A caryatid is a sculpted female figure serving as an architectural element such as a column or a pillar supporting an entablature on its head.
Some of the earliest known examples were found in the treasuries of Delphi, dating to about the 6th century BC, but their origins can be traced back even further to ritual basins, ivory mirror handles from Phoenicia and draped figures from archaic Greece. The best-known and most-copied examples are those of the six figures of the Caryatid Porch of the Erechtheion on the Acropolis at Athens.
One of those original six figures, removed by Lord Elgin in the early 1800s, is now in the British Museum in London. The other five figures, although they are damaged by erosion, are in the Acropolis Museum.
The Romans also copied the Erechtheion caryatids, installing copies in the Forum Augustum and the Pantheon in Rome and Hadrian's Villa at Tivoli.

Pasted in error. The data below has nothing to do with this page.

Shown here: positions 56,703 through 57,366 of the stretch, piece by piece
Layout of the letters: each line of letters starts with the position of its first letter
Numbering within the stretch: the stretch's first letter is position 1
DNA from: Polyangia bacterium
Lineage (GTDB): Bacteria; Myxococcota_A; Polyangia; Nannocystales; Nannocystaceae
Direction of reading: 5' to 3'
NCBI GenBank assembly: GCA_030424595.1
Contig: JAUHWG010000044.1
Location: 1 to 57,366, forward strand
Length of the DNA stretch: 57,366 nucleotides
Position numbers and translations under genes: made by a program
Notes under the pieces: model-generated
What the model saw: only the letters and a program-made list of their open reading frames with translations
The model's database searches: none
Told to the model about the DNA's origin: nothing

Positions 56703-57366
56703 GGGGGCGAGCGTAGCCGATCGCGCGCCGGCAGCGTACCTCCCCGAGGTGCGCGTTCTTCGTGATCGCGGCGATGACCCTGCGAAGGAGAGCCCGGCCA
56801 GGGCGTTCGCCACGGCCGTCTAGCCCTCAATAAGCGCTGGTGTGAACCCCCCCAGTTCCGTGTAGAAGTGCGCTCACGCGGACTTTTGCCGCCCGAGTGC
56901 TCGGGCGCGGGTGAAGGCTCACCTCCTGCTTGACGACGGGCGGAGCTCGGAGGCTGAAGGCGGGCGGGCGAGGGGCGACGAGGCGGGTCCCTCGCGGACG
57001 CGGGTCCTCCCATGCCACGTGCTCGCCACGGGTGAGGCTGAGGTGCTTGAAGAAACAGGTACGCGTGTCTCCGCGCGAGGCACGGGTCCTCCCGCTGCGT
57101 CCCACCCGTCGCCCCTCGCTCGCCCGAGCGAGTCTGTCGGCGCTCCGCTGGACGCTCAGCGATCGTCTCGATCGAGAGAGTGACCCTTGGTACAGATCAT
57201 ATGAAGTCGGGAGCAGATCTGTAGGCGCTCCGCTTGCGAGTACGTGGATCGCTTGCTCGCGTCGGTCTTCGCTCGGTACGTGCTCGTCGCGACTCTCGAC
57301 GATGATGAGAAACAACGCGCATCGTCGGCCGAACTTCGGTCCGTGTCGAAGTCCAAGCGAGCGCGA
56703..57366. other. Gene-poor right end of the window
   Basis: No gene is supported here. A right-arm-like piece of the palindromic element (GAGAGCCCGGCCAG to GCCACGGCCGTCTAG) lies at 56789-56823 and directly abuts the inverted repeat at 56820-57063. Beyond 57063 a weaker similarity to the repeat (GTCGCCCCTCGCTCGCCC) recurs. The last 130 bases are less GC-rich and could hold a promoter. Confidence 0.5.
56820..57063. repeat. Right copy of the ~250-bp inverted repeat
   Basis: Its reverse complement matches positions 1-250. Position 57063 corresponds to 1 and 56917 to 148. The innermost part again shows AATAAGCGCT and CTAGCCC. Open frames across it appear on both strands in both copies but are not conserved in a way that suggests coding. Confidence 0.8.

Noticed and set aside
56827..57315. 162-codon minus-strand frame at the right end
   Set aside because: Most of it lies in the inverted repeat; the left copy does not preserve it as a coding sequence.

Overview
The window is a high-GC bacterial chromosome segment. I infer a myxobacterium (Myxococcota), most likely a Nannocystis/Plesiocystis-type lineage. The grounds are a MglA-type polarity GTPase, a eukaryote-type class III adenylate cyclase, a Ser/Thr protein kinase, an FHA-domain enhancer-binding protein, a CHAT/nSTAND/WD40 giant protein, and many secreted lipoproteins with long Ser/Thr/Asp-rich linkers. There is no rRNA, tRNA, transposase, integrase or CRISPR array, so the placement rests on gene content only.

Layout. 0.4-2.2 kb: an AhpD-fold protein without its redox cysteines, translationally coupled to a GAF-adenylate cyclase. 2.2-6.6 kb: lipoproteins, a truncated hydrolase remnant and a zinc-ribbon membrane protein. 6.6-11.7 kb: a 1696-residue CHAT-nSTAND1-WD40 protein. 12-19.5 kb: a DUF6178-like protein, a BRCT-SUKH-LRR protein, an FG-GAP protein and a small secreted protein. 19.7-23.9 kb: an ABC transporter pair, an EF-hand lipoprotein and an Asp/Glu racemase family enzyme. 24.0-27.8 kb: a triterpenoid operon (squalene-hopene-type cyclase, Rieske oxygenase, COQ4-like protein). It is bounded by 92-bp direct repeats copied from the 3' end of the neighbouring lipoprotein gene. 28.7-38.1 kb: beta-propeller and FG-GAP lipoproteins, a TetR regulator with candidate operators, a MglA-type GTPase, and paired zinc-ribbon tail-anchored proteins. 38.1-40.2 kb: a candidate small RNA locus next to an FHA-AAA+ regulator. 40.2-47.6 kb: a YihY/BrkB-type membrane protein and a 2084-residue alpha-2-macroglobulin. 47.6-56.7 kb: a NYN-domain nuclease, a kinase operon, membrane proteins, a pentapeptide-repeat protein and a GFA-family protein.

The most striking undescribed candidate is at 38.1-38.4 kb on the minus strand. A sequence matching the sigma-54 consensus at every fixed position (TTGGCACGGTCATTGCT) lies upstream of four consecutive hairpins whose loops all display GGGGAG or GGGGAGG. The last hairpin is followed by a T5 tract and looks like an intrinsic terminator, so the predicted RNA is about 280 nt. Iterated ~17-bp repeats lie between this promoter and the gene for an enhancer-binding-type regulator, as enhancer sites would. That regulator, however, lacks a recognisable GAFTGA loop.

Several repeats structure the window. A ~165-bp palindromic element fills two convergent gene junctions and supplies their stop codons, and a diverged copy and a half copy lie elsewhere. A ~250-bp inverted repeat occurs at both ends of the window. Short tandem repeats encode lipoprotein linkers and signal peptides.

The origins of the term are unclear. It is first recorded in the Latin form caryatides by the Roman architect Vitruvius. He stated in his 1st century BC work De architectura that the female figures of the Erechtheion represented the punishment of the women of Caryae, a town near Sparta in Laconia, who were condemned to slavery after betraying Athens by siding with Persia in the Greco-Persian Wars. The Greek term karyatides literally means "maidens of Karyai" or Caryae.
However, Vitruvius' explanation is doubtful; well before the Persian Wars, female figures were used as decorative supports in Greece and the ancient Near East. Caryae had a famous temple dedicated to the goddess Artemis in her aspect of Artemis Caryatis. The Erectheion caryatids may therefore represent priestesses of Artemis.
The male counterpart of a caryatid is referred to as a telamon or Atlas (plural, atlantes) – the name refers to the legend of Atlas, who bore the world on his shoulders. A caryatid supporting a baskets on her head is called a canephora, representing one of the maidens who carried sacred objects used at feasts of the gods.